Why Taxes?

While attending the University of Wisconsin--Whitewater, I excelled in my accounting courses and found the income tax class to be fun.  I mean, who doesn't want to figure out a way to pay as little in taxes as legally allowed?

After a couple years as a financial advisor, I realized many other financial advisors were either ignorant or outright ignoring the tax consequences of their recommendations to their clients. It became apparent that if I wanted to do the best for my clients, I needed to know and understand the tax code, so I went to grad school and earned a Master's of Science in Accounting with an emphasis in Taxation.

Here are some of the investment-tax-consequences horror stories I have seen in in recent years while preparing taxes:

Fees paid from the wrong account.  Financial advisors deserve to be paid for the advice they provide, but it should not cost you more than their bill.  This year, a client came in with a 1099-R for a distribution from his IRA to pay for a financial plan the investment advisor completed.  Unfortunately for this 56-year-old client, he owed taxes and penalties on the distribution.  In the 25% percent tax bracket with a 10% early distribution penalty cost this client an additional $1,050 in Federal taxes and $233 in Wisconsin state taxes for his $3,000 financial plan!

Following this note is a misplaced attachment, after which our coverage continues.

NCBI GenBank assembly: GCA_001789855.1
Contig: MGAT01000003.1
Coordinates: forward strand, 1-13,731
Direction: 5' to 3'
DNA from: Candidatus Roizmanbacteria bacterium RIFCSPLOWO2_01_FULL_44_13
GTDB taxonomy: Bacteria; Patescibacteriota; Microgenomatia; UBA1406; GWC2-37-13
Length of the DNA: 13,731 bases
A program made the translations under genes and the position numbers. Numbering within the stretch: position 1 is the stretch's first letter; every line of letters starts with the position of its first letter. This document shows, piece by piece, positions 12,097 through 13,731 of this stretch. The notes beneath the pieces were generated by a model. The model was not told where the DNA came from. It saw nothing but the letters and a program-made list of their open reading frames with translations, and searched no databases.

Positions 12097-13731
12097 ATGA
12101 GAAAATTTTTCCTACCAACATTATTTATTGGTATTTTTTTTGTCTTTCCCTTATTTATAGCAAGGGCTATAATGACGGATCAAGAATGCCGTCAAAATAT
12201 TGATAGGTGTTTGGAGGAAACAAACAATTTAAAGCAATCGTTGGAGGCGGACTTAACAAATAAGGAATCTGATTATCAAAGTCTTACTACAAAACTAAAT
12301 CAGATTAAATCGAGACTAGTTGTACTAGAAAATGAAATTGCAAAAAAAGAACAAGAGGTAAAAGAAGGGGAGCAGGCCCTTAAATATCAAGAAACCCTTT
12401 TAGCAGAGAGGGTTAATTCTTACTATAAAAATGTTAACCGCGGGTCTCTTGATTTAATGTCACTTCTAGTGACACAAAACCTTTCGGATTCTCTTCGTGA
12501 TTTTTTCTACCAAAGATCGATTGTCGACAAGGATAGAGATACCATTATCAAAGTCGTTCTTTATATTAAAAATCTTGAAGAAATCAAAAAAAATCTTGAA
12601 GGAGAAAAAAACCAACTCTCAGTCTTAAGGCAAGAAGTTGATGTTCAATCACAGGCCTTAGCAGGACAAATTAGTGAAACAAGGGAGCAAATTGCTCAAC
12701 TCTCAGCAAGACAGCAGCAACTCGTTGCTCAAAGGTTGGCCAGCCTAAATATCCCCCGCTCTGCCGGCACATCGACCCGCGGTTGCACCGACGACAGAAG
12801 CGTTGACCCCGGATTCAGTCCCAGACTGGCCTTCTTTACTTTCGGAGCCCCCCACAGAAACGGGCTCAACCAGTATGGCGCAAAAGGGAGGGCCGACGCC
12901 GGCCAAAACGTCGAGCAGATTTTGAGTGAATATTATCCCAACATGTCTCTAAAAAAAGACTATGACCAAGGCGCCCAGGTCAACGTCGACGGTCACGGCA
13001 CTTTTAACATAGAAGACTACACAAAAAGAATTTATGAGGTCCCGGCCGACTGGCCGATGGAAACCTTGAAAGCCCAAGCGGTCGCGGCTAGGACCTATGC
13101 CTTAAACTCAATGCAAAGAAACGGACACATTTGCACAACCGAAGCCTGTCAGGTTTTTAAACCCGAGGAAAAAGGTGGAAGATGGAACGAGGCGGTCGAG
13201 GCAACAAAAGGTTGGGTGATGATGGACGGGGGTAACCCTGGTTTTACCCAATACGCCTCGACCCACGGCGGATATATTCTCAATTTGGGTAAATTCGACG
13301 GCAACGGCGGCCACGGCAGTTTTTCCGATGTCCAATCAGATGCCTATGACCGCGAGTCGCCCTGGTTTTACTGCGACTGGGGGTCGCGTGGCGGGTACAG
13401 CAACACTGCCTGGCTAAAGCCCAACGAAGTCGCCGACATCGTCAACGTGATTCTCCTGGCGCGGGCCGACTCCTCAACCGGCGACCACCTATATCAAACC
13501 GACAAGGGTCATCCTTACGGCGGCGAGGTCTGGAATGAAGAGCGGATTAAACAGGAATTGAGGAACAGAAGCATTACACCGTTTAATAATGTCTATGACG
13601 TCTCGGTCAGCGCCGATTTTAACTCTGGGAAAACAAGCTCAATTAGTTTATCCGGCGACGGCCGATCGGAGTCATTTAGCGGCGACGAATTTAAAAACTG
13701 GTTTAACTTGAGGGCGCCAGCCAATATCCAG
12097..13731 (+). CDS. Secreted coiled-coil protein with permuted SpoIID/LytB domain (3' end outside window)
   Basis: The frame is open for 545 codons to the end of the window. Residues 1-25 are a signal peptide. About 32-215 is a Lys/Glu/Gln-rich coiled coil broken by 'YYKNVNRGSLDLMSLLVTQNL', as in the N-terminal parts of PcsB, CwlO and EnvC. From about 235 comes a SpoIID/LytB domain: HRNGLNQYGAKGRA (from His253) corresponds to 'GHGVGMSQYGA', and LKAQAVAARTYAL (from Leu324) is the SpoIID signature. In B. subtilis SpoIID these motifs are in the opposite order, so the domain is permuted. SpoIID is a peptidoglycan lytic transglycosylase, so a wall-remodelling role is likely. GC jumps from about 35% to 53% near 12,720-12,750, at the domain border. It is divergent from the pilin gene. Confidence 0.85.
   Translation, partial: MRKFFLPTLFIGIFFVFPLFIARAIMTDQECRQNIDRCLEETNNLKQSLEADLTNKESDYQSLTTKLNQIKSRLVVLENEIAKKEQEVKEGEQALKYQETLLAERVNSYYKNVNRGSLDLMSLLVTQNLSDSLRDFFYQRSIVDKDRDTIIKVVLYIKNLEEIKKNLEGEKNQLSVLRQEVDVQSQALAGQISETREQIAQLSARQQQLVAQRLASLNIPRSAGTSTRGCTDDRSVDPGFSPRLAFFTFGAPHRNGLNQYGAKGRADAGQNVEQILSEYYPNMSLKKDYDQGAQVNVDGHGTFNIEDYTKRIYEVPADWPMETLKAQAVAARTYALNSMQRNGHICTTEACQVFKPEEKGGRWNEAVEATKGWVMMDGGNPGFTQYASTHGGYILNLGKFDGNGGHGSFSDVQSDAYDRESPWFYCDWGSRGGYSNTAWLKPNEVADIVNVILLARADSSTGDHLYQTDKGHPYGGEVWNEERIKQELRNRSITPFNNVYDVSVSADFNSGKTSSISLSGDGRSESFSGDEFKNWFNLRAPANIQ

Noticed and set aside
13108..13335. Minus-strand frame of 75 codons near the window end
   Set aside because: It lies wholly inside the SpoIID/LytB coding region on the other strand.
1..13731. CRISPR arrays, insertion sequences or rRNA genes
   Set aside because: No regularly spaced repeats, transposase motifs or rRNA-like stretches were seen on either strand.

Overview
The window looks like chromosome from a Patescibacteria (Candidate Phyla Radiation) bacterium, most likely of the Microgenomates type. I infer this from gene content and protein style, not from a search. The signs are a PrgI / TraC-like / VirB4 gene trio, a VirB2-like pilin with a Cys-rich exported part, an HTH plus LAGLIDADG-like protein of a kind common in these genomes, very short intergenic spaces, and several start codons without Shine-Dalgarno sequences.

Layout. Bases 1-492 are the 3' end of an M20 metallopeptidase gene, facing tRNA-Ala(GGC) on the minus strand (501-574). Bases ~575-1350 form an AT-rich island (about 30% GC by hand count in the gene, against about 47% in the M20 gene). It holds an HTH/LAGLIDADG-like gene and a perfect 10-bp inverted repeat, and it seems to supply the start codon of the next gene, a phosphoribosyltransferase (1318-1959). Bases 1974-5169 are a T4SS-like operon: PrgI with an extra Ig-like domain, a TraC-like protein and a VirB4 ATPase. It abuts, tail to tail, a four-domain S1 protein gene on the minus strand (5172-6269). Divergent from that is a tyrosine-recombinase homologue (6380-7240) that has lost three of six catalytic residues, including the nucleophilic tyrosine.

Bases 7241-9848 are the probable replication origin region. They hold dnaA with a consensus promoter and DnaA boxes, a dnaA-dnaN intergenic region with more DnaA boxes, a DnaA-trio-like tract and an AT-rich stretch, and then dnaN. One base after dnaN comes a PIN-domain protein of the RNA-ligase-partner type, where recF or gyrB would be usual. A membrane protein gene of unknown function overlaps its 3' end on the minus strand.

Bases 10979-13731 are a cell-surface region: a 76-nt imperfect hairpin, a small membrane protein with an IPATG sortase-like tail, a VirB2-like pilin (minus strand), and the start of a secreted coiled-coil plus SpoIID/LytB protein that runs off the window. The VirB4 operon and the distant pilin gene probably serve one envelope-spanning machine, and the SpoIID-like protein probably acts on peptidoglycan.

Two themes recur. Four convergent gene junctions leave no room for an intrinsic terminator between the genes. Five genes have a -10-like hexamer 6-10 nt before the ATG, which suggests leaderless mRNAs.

Rebalancing at the wrong time.  Like it or hate it, the Affordable Care Act (Obamacare) has given some pre-retirees the ability to afford to retire a couple years earlier than they otherwise could without employer-sponsored health insurance.  However, the ACA looks at all income--not just money you receive and spend.  Some clients, with non-retirement accounts, may buy and sell stocks or mutual funds during the year or simply reallocate when their portfolios are out of alignment.  One gentleman acted upon the advice of his investment advisor and sold some stocks that had appreciated significantly over the last couple of years generating $27,000 of capital gains.  While this person never saw or spent a dime of the $27,000, it all showed up on his tax return making him ineligible for the health care premium credit he had enjoyed all year.  Not only did he have to pay the state of Wisconsin nearly $1,000 in taxes on the reallocation, but he had to repay nearly $4,000 in health care credits he was no longer eligible for.

I believe that people deserve an investment advisor that understands exactly how a recommendation is going to affect their tax obligations and not an investment advisor that simply recommends you consult your tax preparer.